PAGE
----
Today I found a deployment issue I hadn't thought of. For the first four years of our married life, and throughout the first deployment, my husband and I shared one car. Now we have two and he's deployed again. I thought it was a great novelty to drive his car, but I didn't realize how exclusively I was driving it until I went out to get in my car today. Dead battery. I realized it hadn't been driven in about five weeks. Oops. I'll have to do a better job of making sure both cars get driven equally.
So I had to jump one car with the other. That's Homefront Six's area of expertise, not mine.
I am a dufus. I don't even want to tell you how dumb I am about cars and batteries; that little secret will remain between my dad and me. But after I got off the phone with him and realized the proper way to jump a car, I accidentally knocked the positive and negative ends of the jumper cables together and got a nice spark.
That's when the mental gremlins kicked in. All of a sudden, I imagined myself electrocuted to death in my garage. And wondered who would notice.
I had this same thought before a few days ago when I started taking a medicine I'd never taken before. If I dropped dead in my house, how long would it take for someone to figure it out? My husband is gone. I have no kids. I don't even have a job I'd be expected at the next morning. I am friendly with my neighbors, but not so close that they'd notice me missing. My friends and my mom would call and get my answering machine, and maybe they'd call back the next day, but how long would it take for one of them to realize it had been a long time since they'd heard from me? And if so, what would they do? It's not like my mom or AWTM can pop in on me from the Midwest to make sure I'm still breathing.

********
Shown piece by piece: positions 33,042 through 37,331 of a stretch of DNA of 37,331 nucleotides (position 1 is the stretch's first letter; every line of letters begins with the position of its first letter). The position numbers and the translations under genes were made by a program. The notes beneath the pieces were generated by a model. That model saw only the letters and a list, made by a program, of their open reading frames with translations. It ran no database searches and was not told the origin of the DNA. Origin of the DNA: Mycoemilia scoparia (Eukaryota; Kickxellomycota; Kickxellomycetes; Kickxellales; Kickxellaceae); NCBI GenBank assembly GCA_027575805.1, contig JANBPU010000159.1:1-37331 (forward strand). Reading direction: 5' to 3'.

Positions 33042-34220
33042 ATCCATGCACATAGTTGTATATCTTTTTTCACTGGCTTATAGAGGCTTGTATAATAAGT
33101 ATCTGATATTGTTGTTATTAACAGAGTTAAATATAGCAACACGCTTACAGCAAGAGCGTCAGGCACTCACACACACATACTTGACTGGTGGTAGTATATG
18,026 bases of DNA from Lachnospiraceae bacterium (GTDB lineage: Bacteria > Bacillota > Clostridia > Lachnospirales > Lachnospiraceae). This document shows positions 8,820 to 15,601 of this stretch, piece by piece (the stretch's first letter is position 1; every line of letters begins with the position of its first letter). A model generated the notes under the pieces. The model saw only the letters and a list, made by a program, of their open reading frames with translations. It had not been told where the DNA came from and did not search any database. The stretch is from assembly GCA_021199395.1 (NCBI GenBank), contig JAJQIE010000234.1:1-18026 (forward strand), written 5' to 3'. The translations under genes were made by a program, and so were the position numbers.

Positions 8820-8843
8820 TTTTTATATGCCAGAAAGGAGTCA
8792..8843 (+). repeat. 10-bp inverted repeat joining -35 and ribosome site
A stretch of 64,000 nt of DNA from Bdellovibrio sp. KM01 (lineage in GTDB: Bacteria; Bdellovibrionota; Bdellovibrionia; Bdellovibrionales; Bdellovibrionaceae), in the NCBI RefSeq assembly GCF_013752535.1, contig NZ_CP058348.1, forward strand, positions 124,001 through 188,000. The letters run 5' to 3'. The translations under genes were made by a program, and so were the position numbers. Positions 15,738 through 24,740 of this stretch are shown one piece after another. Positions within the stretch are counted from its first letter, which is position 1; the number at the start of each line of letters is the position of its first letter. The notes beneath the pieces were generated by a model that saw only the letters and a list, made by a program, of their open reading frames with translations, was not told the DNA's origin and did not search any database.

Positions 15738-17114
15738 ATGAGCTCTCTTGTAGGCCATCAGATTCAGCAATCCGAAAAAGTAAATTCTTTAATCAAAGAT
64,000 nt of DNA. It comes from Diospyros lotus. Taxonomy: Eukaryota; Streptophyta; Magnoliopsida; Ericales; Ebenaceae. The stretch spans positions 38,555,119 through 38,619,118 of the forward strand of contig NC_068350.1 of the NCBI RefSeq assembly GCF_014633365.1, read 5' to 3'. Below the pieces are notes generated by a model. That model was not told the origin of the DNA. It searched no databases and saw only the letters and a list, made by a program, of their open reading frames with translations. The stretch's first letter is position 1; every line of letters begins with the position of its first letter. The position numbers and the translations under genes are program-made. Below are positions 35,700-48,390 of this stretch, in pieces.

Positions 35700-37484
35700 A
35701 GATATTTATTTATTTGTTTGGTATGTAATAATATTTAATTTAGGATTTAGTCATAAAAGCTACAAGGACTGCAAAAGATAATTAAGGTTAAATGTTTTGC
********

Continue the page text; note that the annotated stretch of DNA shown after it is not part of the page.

A friend of mine, her neighbor slipped and died in the shower. It took three days for someone to find her, and it only happened that quickly because another insightful neighbor noticed her newspapers piling up.
I don't even get the paper.
I know, I know, completely morbid thoughts. But I'm sure this is something that single people all over the world have to worry about, not just military spouses on deployment. It just really hit me how isolated I am. No one in my city would notice I was missing.
People on the internet would probably notice first.
There's a blogger out there who goes by the name of Green. LAW and I noticed that she hadn't posted in a while, so we left a comment. Then we sent emails. Neither one of us knew her last name or her phone number, and LAW and I sent emails back and forth, hoping that Green was OK. It was a relief when she finally replied and realized how worried about her we were; she was just busy with Real Life and hadn't been online. But when someone from the internet doesn't show up for a while, it can be a red flag.
Please, if I don't blog or email, someone check on me.
Oh, and when I called my parents to voice my concerns and to give them the phone numbers of two friends in town who could peek in my windows and make sure I'm still kickin', my dad further cemented my dufus-ness by telling me that I can't really die from a spark on a car battery.
Good thing it's not possible to die from worry either. I'd be long dead.